Eric saw each student as their own individual with equal value and catered his insight to them as such. “Eric was an amazing mentor,” shares former Art + Design student, Charlie Denison, “He believed in me and helped give my work, and my life, for that matter, focus. Without him, I would have never gone down the amazing path I’ve been so lucky to have experienced.” Eric also frequently attended students’ exhibits. “Eric taught that if you were in the art program, you were an artist, case closed,” shares former BFA Design student, Jeremy Kistler. Eric’s guidance continually gave students the push they needed to create beyond inward limitations. “I think that Eric realized that [some of] his students lacked the confidence to engage vigorously with their own art processes, as if they were waiting for permission from ‘the powers that be’ to make their work,” shares Jeremy, “Eric seemed to say, ‘You need permission? You have it. Now go to work.’” Eric went out of his way to aid students in pursuing their goals. “He has offered so many single-focused, special classes for students, whether [helping] transfer students boost their skill levels or [helping] students graduate,” reflects Vonda. “His dedication to his students is so strong.”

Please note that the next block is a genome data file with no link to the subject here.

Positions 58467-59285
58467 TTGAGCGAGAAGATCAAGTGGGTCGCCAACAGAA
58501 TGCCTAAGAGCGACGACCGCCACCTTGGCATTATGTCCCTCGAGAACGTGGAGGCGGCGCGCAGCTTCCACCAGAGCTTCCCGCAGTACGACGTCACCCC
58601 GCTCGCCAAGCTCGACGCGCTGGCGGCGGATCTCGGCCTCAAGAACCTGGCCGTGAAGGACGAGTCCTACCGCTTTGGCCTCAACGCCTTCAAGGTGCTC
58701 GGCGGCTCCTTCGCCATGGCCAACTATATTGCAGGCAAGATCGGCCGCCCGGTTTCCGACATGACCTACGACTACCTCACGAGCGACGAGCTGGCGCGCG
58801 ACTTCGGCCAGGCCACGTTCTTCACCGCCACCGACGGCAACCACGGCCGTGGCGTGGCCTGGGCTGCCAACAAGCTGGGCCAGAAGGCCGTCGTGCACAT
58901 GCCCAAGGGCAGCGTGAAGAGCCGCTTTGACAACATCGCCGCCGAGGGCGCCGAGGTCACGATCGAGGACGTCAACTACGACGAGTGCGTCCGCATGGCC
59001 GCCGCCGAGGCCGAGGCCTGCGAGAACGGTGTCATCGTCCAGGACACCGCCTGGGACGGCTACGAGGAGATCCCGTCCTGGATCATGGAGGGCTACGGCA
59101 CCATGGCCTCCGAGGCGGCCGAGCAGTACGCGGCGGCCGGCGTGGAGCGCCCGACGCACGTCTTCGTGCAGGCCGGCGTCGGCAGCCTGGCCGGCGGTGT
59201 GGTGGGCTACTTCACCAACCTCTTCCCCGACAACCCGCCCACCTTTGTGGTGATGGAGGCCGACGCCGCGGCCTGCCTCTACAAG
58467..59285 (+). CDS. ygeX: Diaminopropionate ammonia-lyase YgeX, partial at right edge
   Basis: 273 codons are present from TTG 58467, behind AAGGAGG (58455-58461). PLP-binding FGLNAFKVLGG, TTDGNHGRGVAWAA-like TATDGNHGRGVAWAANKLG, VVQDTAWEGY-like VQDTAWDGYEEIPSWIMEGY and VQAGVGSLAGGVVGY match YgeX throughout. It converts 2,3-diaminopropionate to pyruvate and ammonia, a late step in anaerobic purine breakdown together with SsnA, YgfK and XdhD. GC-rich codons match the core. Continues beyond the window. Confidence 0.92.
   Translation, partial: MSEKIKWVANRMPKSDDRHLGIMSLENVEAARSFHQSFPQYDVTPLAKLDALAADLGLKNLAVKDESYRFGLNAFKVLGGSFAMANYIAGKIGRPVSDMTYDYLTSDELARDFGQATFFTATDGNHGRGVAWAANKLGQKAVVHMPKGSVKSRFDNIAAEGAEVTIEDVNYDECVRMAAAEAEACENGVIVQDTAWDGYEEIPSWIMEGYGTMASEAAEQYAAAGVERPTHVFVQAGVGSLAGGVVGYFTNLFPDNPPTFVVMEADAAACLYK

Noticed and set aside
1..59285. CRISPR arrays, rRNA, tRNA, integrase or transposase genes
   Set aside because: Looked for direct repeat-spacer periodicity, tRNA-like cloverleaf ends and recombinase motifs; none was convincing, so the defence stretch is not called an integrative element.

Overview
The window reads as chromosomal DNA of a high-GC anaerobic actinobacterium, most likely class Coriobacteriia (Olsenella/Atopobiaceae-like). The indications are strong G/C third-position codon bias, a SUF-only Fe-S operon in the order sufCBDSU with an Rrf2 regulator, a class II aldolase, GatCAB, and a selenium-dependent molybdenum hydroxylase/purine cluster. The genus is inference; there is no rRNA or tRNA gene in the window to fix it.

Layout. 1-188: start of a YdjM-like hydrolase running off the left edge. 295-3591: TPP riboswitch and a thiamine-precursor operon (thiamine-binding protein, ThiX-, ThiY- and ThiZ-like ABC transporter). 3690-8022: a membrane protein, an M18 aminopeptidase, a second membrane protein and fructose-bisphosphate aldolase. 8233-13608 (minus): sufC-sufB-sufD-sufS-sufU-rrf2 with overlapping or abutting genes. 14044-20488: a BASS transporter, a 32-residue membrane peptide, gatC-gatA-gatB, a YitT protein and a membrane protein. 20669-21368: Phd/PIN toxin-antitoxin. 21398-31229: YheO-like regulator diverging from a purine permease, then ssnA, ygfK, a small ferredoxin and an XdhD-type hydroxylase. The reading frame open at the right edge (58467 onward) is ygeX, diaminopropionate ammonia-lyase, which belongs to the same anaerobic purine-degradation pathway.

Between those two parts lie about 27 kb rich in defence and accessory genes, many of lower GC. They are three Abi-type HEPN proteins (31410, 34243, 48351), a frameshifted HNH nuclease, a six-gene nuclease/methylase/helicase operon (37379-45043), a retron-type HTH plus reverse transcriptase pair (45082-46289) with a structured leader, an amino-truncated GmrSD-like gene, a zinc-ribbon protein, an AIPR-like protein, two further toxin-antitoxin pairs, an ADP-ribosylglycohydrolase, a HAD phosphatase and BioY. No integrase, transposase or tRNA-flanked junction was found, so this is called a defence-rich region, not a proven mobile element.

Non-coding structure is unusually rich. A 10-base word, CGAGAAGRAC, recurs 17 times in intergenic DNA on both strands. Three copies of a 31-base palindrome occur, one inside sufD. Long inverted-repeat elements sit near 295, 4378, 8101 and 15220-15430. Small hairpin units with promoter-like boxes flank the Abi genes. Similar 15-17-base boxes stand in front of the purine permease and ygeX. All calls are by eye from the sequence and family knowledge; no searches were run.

The energy Eric exudes has to come from somewhere, and he chalks it up to the inspiration he receives from his students and other members of his artistic community, as well as the insight and advice he received from former instructors. “Some of my instructors could trace their professional secrets to the eighteenth-century art academies,” Eric says, “I know how much my instructors gave me, and I believe in keeping the same tradition of sharing knowledge.” Mutual understanding is what Eric enjoyed the most about teaching. “It is not an easy thing to achieve, but when you realize that you are on the same page with you student, when you start to speak the same language—it’s the best reward,” he shares. Eric uses the term “spiritual vampirism” to describe his continuous drive. “I like to be around creative people, students, instructors,” Eric shares. “To suck in [the] artistic vibe, artistic ambiance—I need it as an artist, the feel, the taste of the bolt of talent, creative spark.”